Beyond these four principles, Ayoub touches on a shared respect for the Jewish and Christian scriptures, the person of Jesus, and the Almighty God and Creator, and the aforementioned duties of service to humanity. However, the bulk of the book is based on the need to fairly discuss and attempt to resolve our differences.
Historic Roots of Conflict
Ayoub identifies four historic roots that Christians must consider in order to understand Islamic mistrust and antipathy to Christianity, supercessionism, colonization, evangelization, and other results of orientalism.
Again, Islam can claim the high ground by seeing itself as a fulfillment of both Judaism and Christianity, but Christianity does not have that luxury, and is therefore given the choice of supercessionism, in which it invalidates the legitimacy of Islam, or acceptance, in which case Christianity is either superseded, or must admit that one or both faiths are mistaken on various points of disagreement, like the deity of Christ. Ayoub intones that supercessionism is a huge obstacle to dialogue, which of course is true. However, his appeal for both sides to give that up requires a much stronger concession on the part of Christianity. This concession, however, might not be a showstopper for the Christian if they can adopt a partial fulfillment view, which can admit that God speaks through Mohammed and Islam, but is incorrect in its Christological and soteriological claims.
One deeply offensive result of the supercessionist view of Islam is the prevalence of anti-Islamic literature in Christianity, declaring it anti-Christ and demonic, likening it to Nazism because of its rampant practice of anti-Semitism (despite what apologists say about the contents of the Qu’ran), and in recent times, the growing theological view that a revived Ottoman empire, not Roman, is the kingdom from which the anti-Christ will arise, which includes the idea that the Mahdi, or Islamic Messiah, is actually the anti-Christ of scripture. 6 Islam, being supercessionist, does not have to declare any religions as demonic, since it replaces them, and can view them as proto-evangelistic. However, this exculpatory view ignores the fact that they believe that anyone who denies Mohammed as a prophet is against the true faith, which might as well be calling it demonic. While such claims can be mere polemics, and Christians should not throw them around lightly, Muslims ought to address these reasoned concerns head-on rather than hide in offended sensibilities.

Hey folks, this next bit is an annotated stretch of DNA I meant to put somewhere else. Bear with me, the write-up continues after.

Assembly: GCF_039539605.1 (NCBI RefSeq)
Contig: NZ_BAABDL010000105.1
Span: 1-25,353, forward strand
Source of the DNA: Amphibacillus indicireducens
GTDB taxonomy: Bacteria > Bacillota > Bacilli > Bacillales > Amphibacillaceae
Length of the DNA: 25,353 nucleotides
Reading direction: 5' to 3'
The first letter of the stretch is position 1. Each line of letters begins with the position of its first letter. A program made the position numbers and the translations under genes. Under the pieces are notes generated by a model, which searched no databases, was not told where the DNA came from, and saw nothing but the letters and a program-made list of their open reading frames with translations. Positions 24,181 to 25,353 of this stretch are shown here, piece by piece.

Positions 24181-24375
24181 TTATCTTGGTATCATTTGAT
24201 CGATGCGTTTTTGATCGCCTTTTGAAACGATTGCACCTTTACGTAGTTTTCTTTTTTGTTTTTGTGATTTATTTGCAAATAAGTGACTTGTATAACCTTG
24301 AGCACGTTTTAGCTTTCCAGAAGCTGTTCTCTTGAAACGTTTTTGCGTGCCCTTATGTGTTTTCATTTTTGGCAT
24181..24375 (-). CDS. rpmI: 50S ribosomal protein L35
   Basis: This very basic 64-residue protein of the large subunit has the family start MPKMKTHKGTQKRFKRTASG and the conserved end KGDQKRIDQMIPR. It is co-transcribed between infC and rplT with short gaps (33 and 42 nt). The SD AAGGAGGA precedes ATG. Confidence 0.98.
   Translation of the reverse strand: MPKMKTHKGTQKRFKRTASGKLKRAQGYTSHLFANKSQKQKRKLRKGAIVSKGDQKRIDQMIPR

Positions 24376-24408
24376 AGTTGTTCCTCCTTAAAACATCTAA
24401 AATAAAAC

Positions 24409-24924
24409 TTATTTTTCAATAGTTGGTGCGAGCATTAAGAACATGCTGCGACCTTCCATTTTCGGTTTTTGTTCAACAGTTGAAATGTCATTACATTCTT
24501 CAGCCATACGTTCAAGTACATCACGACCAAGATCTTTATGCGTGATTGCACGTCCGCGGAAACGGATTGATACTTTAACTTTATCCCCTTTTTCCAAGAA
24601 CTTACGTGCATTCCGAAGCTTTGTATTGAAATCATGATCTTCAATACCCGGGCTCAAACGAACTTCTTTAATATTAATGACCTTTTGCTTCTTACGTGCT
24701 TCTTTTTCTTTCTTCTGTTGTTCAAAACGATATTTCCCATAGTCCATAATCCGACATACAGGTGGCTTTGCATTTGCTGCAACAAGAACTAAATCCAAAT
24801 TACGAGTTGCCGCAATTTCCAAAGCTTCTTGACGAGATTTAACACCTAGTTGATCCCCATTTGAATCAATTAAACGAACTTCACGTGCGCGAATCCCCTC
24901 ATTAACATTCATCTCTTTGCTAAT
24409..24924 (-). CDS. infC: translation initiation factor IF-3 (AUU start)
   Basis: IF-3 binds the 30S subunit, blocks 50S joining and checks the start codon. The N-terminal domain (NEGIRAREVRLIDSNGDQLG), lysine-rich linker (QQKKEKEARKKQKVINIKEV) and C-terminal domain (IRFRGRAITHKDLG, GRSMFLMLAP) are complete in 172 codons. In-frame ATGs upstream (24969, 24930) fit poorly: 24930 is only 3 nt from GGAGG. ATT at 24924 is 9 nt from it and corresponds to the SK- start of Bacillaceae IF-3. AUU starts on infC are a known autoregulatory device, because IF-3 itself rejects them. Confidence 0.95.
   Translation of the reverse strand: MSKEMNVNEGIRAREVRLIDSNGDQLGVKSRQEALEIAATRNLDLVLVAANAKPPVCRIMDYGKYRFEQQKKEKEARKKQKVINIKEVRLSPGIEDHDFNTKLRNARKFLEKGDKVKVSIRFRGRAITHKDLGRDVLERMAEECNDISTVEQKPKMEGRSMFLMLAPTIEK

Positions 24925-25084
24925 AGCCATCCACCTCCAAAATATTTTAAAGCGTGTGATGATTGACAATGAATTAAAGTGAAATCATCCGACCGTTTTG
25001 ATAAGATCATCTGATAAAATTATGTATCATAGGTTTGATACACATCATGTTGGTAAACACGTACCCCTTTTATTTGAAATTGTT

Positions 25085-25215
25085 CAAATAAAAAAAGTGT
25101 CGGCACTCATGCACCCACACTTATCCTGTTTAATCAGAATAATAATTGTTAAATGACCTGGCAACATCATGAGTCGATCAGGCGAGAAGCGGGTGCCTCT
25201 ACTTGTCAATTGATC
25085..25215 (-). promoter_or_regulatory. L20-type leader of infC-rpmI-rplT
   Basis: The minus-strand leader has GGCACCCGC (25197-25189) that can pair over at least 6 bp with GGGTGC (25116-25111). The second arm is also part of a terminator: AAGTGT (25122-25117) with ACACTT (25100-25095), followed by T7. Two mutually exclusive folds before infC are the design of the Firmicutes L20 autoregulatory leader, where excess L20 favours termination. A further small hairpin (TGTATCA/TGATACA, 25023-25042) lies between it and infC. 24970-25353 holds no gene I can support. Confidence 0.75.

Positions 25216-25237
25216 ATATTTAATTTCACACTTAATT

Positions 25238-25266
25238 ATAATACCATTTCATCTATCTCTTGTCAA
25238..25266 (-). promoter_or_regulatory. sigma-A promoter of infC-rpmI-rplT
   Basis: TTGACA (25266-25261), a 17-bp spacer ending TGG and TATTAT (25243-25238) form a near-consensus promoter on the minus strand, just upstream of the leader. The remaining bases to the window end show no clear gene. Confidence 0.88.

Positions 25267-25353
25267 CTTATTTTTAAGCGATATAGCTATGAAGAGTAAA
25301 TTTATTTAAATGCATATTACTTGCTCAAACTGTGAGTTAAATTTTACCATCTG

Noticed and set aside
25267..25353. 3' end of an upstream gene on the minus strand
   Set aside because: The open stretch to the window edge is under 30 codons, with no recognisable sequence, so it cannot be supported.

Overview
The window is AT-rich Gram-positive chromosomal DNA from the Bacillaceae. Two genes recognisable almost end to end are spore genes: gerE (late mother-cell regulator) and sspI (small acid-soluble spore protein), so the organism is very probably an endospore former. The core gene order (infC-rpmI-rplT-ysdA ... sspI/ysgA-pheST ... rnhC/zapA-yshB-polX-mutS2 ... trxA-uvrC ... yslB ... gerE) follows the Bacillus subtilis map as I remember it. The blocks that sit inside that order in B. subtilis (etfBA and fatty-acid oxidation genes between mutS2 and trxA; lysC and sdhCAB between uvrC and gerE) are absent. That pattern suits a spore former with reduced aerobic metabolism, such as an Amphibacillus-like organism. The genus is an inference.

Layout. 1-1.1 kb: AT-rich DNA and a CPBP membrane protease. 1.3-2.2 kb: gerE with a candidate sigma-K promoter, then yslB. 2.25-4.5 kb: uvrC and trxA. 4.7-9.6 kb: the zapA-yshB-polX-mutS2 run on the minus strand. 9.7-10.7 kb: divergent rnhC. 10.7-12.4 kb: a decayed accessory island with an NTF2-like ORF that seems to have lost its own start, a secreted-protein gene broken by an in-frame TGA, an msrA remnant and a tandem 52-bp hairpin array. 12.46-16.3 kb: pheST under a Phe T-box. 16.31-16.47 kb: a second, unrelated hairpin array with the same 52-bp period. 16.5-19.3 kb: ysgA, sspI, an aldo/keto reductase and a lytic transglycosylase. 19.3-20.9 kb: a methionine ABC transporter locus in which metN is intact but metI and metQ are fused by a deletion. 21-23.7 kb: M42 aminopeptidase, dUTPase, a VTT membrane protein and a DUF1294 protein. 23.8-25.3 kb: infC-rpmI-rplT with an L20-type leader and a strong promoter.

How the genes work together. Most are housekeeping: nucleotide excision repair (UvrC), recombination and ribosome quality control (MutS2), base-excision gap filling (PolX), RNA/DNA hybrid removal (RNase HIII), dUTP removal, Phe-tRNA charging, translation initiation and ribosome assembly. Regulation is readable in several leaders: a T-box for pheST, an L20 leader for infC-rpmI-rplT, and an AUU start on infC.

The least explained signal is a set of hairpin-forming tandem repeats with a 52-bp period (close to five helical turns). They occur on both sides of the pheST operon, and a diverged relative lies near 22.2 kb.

As a Christian, I found Ayoub’s discussion of the impact of colonization by the West into Muslim lands revealing. Notable is their perception of the cooperation between the governmental colonizers and the missionaries. While the missionaries themselves probably had little affinity for the plundering and domination of the target cultures, the fact that they sought protection and resources from the colonizers made it appear that they were in agreement with the abuses, that is, that they agreed that these inferior ‘Oriental’ cultures ought to be replaced by Western culture, and that plundering their resources and enslaving their people was ethical. In addition, Muslims saw that the colonizers attempted to cloak their deeds in the veneer of the missionaries” faith and good works, as if the colonizers were taking part in doing the will of God. This activity continued into the 1900’s, as discussed by Mark Shaw in a recent essay on African missions:
Some missionaries were so elated by the added security and development promised by colonial overlords, they crossed the boundaries of Christian morality to advance the colonialist cause. 7
This view of the inferiority of the Oriental cultures (Orientalism) is compounded by the very act of evangelism, because beneath it is the assumption that the local religions are inferior and must be replaced or significantly amended. This perhaps unintended insult is something that all evangelistic faiths should consider, that without dialogue and respect, targets of evangelization get a clear message that they are ignorant, wrong, or inferior. If for no other reason than to remove this offense, it behooves Christians to treat other people of faith as dialogue partners. However, sharing the gospel even in that context may be offensive to Muslims, since turning one away from Mohammed is a grave offense. Not only is apostasy condemned and arguably punished by execution (e.g. Q4:88-89), evangelizing can be seen as striving against Islam, also arguably a capital offense in Islam (Q5:33).
The Crusades and Zionism